2.3. Cell Culture Experiments

In vitro experiments were performed using commercially available normal human osteoblasts, NHOst (Lonza, USA), and included proliferation, cytotoxicity, and mineralization tests. Prior to biological testing, samples of the nonwovens in the form of discs (12 mm in diameter) were washed in 70% ethanol, dried in air at room temperature, and sterilized with a plasma technique (40°C, H2O2), Sterrad 120, ASP, Johnson & Johnson, USA.

NHOst were routinely grown in 75 ml flasks in Osteoblast Growth Medium OGM, BulletKit (Lonza, USA), containing 10% FBS, 0.1% ascorbic acid, and 0.1% GA-1000 (Gentamicin Sulfate and Amphotericin-B) in a 5% CO2 and 95% air atmosphere at 37°C. Medium was changed every 2-3 days and the cell culture was passaged when 70% confluent cell monolayer was developed. After the 4th passage, the monolayer was brought into suspension with 0.5% trypsin plus EDTA (HyClone, USA). Following trypsinization, the cells were washed by centrifugation at 400 for 5 min and resuspended in fresh full culture medium to a concentration of 1.5 × 104 cells/ml. Next, 1 ml of cell suspension was added to each well of 48-well plates (Nunclon, Denmark) containing sterile biomaterials hold by polycarbonate inserts (Scaffdex, Finland) to prevent from floating. Cultures were performed in standard conditions for 3 and 7 days for the proliferation and cytotoxicity tests and for 7, 14, and 21 days for the mineralization assays. In the case of samples cultured for the mineralization tests, the differentiating factors (OGM Differentiation SingleQuot Kit, Lonza, USA) were added to the medium. The medium with pure PLA nonwoven (mat) served as a control sample (PLA). Biocompatibility of this material has been confirmed in previous studies of the authors [24].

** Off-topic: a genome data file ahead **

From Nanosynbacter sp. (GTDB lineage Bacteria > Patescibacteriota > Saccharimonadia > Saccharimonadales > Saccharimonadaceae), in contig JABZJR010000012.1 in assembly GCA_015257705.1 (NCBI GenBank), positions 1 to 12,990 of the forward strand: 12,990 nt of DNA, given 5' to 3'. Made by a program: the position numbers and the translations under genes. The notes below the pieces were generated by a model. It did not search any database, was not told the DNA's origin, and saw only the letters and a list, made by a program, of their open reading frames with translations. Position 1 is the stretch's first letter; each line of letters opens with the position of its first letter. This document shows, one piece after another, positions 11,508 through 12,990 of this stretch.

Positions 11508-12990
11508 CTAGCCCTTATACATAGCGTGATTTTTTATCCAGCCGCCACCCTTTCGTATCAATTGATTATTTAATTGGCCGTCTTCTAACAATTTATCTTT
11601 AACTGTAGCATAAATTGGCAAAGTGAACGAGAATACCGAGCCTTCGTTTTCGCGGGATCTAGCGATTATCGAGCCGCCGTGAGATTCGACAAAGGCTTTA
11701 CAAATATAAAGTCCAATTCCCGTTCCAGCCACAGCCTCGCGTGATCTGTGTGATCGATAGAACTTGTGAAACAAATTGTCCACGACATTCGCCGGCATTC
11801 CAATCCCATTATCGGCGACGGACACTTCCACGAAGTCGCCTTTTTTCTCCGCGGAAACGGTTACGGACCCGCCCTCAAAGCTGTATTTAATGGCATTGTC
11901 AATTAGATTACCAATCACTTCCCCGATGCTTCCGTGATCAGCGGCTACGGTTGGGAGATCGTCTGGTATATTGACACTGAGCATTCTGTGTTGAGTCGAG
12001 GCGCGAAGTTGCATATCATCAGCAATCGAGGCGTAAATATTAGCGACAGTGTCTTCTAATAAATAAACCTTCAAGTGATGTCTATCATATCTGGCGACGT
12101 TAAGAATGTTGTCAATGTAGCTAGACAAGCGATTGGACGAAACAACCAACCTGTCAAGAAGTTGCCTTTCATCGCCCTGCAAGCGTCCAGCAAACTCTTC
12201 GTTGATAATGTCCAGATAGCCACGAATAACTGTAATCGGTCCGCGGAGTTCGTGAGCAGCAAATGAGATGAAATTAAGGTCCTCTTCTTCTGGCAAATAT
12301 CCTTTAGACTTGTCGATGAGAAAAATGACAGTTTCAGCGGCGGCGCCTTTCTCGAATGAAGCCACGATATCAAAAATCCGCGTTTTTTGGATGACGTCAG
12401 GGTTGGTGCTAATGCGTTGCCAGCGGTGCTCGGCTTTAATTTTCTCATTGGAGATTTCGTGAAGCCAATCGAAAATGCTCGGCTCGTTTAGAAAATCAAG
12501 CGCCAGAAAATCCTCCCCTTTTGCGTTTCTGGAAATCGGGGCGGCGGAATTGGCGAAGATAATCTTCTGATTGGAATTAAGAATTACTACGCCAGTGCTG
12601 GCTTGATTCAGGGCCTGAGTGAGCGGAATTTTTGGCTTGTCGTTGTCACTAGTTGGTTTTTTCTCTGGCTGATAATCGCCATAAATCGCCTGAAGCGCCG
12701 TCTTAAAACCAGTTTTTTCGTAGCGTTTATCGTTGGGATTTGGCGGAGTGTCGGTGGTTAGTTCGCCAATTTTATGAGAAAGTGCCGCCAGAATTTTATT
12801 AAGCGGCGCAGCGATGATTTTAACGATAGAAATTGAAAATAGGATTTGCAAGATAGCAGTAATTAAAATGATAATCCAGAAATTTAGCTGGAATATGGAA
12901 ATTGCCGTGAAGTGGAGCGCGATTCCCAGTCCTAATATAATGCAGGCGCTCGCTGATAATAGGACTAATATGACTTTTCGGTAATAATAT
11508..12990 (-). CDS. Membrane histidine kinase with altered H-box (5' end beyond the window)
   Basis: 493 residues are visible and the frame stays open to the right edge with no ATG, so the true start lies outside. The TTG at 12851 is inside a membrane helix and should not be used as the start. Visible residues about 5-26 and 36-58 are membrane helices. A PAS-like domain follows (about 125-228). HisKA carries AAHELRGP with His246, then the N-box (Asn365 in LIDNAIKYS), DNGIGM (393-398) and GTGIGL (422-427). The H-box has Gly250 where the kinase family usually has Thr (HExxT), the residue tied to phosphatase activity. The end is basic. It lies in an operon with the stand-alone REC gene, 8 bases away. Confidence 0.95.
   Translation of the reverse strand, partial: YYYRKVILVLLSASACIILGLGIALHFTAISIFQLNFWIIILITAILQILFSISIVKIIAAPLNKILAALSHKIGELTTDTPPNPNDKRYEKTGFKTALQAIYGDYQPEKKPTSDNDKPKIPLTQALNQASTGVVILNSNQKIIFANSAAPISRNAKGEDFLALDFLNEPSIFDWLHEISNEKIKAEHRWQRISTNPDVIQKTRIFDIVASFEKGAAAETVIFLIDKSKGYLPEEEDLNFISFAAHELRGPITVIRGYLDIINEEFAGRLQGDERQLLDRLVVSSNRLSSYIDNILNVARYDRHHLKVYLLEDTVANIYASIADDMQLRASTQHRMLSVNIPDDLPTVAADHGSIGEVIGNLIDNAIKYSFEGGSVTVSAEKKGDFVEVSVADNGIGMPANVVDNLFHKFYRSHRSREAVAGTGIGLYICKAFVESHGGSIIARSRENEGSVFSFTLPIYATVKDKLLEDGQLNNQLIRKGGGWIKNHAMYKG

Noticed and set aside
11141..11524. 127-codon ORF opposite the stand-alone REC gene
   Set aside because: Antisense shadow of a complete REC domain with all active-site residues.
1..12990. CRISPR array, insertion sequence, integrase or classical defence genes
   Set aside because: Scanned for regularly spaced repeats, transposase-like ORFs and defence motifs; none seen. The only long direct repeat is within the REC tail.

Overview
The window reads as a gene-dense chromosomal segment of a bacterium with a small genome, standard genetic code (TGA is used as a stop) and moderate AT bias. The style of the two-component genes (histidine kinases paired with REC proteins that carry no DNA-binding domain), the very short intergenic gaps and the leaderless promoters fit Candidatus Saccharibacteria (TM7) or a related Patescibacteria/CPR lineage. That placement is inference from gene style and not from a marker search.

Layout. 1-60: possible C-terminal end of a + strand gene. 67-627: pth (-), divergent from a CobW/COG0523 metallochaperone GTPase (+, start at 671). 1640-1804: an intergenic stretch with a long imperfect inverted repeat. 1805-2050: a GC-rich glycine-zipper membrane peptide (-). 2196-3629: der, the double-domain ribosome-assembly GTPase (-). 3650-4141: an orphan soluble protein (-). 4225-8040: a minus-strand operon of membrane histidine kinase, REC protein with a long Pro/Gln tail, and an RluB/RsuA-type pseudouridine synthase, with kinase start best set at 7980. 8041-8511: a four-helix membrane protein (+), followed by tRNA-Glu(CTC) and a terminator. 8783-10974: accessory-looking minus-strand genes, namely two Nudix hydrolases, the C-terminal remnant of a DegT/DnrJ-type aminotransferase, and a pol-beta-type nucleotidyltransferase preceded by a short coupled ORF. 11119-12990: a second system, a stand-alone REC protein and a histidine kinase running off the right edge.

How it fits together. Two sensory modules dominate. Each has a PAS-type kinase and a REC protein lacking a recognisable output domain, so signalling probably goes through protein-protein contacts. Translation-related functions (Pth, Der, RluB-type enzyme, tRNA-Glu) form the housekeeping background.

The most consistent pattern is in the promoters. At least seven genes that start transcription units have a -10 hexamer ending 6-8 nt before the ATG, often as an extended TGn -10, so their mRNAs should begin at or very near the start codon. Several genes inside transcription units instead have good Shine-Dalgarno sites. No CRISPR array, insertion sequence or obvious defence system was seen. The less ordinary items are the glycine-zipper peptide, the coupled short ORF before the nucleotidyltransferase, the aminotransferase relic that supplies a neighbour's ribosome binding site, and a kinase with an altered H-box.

The cells’ viability and the cytotoxicity of the materials were determined by ToxiLight™ BioAssay kit and ToxiLight™ 100% Lysis Reagent Set (Lonza, USA). The ToxiLight BioAssay Kit was used to measure toxicity in cell culture supernatant. The kit quantitatively measures the release of adenylate kinase (AK) from damaged cells. The ToxiLight 100% lysis reagent used with the ToxiLight BioAssay Kit provides a total AK control value proportional to the total cell number (proliferation). The cytotoxicity and cells’ proliferation were determined by luminescence measurements with the aid of POLARstar Omega microplate reader (BMG Labtech, Germany) and expressed in relative luminescence units (RLUs). The medium with pure PLA nonwovens served as a control sample (PLA). The cytotoxicity effect was performed as a percentage related to the total number of cells grown on biomaterials.

The mineralization process was evaluated using ALP assay (Sigma-Aldrich, Germany) and OsteoImage test (Lonza, USA) in order to estimate the level of cells’ differentiation and osteoconductive properties of fibrous samples. These parameters were expressed in relative fluorescence units (RFUs) proportional to the ALP activity and concentration of hydroxyapatite (HA), respectively.

The alkaline phosphatase (ALP) activity was measured using 4-methylumbelliferyl phosphate (4-MUP). ALP cleaves the phosphate group of the nonfluorescent 4-MUP substrate into the soluble highly fluorescent substance methylumbelliferone (4-MU). After 7, 14, and 21 days of culture, cells were washed with Tris buffer pH 8,4 and frozen. The cell cultures were lysed by three cycles of freeze-thawing, and such obtained cell homogenates were assayed for ALP activity. Cell lysates in triplicate were transferred to OptiPlate-96 microplate (PerkinElmer, USA) and incubated for 1 h with an equal volume of 4-MUP Liquide Substrate System (Sigma-Aldrich, USA) solution. Fluorescence was determined at 360/450 nm (excitation/emission wavelengths) using POLARstar Omega microplate reader.

Differentiation of osteoblasts manifested in hydroxyapatite formation was assessed with OsteoImage Mineralization Assay (Lonza, USA). Fixed cells were stained with the bone nodule specific fluorescent reagent and washed with buffer. Fluorescence proportional to the amount of HA present in the culture was measured at 492/520 nm using POLARstar Omega reader.